How 'bawang' Facebook ruined a retro pop star's second chance at life
14 min read

How 'bawang' Facebook ruined a retro pop star's second chance at life

Othman Hamzah is a pop singer who was down on his luck nearly two decades ago. He is now trying to rebuild his life, but Facebook mob justice has derailed his attempt.
How 'bawang' Facebook ruined a retro pop star's second chance at life

Born in Singapore, Othman Hamzah broke into the Malay pop music scene in the late 1970s when he was just in his late teens.

Over the next two decades, he would make his name there and in Malaysia with folk and pop songs such as "Musliha", his cover version of "Gadis Melayu", and the Aidilfitri staple "Gembira Bersama di Hari Raya".

But much like many other young pop stars, Othman found it hard to monetise his talent to take care of his family as he got older.

After short stints in many jobs, he took a chance in advertising by writing jingles – but debt and personal expenses caught up with him. In 2004, he pleaded guilty to embezzling SG$50,000 (RM113,000 then) from his own firm's money.

The Singapore court sentenced him to 16 months in prison, and he was released after eight months for good conduct.  Rebuilding his life started when he moved his family to Malaysia, paid off all his dues, and the dark period was safely in their rearview mirror.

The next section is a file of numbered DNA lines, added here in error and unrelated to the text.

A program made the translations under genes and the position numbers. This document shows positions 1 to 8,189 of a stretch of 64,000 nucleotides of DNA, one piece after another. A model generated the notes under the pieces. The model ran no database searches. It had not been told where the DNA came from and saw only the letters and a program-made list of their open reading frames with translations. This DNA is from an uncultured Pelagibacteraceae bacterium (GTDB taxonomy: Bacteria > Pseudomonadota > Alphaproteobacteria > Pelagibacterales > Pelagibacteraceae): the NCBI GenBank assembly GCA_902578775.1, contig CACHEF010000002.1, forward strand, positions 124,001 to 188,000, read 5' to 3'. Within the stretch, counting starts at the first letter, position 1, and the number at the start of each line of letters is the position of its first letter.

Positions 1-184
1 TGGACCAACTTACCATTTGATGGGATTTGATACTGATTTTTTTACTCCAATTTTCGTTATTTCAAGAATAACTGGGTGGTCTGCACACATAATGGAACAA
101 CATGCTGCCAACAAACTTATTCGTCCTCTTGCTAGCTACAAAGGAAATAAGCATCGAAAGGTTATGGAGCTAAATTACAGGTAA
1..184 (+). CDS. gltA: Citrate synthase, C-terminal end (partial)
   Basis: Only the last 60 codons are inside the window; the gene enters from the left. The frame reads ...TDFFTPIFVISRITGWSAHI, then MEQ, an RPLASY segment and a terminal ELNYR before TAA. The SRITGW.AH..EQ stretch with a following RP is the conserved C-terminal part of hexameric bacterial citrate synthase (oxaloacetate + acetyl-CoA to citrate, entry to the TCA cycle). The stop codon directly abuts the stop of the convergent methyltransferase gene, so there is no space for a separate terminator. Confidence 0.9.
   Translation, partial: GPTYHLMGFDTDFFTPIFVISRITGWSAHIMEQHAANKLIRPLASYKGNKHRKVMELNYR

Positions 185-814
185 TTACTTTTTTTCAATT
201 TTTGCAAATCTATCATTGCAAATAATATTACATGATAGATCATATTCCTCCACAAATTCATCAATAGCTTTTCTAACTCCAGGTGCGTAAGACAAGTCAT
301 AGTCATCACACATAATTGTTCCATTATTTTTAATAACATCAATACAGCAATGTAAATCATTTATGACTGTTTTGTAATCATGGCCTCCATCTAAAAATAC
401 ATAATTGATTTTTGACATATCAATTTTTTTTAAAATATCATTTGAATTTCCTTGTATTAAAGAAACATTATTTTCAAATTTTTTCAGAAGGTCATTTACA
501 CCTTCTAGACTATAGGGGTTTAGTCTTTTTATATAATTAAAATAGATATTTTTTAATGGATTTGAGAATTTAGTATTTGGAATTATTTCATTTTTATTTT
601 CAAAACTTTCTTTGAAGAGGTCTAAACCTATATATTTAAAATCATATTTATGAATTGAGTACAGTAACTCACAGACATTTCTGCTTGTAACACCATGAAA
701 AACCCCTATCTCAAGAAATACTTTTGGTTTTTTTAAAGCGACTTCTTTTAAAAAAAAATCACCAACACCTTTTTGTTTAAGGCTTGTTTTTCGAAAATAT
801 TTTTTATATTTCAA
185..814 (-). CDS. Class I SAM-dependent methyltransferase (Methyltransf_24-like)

Following some years of marketing in the real estate industry, he joined a venture with property developers as their face – capitalising on his past popularity.

Othman in front of a showhouse – Photo courtesy of Othman Hamzah

His business was prospering for three years until his partner got into financial troubles of his own. This was where Othman's second nightmare began.

It was 2018. Facebook was at its peak, and the social media giant just changed its algorithm making each users' content more focused on their social circles. But critics say it has also rewarded outrage and divisive content while promoting misinformation.

Othman became the target of several Facebook pages' smear campaigns, including one believed to be started by 11 clients whose homes were left incomplete by his previous venture. The issue went viral, driven by his popularity, but also fueled by mob justice.

Three years later, Othman is still reeling from the after-effects of this social media outrage. And it has spilt over to his activist daughter Shafiqah.

BBNU talked with them, combed over police reports, and went over Facebook for a story on how they got to this point after the jump, for subscribers only. 👇

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